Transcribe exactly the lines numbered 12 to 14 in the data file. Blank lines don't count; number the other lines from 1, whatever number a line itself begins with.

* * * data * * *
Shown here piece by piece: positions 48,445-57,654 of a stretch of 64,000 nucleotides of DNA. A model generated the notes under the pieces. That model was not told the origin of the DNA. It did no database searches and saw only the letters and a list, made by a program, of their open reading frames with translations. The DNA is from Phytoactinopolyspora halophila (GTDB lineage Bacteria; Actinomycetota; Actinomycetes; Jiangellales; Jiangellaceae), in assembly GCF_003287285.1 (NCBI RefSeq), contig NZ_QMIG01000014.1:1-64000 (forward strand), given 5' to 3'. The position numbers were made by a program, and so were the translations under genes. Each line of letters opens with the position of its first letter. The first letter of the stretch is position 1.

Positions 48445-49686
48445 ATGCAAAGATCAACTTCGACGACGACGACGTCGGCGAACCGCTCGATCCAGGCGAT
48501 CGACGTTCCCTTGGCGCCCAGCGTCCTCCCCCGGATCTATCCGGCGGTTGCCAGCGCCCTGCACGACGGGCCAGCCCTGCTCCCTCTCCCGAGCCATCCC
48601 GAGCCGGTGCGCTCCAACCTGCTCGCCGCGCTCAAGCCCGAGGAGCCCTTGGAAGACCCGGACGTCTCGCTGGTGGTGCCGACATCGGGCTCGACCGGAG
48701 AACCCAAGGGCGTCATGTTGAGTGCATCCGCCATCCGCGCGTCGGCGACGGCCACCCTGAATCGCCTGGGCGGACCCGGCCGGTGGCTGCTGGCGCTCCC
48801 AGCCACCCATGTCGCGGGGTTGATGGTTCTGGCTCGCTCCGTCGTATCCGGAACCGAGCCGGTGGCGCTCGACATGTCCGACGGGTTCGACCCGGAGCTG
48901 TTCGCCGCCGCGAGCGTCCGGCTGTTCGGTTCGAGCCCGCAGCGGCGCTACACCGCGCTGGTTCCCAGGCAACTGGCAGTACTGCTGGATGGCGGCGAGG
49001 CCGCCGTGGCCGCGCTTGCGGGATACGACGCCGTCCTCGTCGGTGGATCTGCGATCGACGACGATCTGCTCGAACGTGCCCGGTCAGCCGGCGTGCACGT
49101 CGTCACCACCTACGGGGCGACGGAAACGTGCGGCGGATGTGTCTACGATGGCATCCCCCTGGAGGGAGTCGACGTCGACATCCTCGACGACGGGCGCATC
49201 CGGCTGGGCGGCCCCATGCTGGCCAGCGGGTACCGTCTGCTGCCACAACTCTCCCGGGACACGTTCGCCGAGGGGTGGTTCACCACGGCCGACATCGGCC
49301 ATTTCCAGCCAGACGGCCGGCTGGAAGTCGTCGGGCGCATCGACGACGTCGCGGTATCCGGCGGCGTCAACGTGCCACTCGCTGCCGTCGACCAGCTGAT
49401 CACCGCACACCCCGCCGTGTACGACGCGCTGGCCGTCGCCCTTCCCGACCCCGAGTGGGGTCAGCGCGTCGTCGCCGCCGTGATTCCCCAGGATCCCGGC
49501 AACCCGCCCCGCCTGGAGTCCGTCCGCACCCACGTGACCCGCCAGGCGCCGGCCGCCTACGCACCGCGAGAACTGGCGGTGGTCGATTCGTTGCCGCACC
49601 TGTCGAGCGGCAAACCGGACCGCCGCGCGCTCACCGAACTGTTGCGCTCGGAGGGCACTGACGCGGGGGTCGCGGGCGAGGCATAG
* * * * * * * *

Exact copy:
49301 ATTTCCAGCCAGACGGCCGGCTGGAAGTCGTCGGGCGCATCGACGACGTCGCGGTATCCGGCGGCGTCAACGTGCCACTCGCTGCCGTCGACCAGCTGAT
49401 CACCGCACACCCCGCCGTGTACGACGCGCTGGCCGTCGCCCTTCCCGACCCCGAGTGGGGTCAGCGCGTCGTCGCCGCCGTGATTCCCCAGGATCCCGGC
49501 AACCCGCCCCGCCTGGAGTCCGTCCGCACCCACGTGACCCGCCAGGCGCCGGCCGCCTACGCACCGCGAGAACTGGCGGTGGTCGATTCGTTGCCGCACC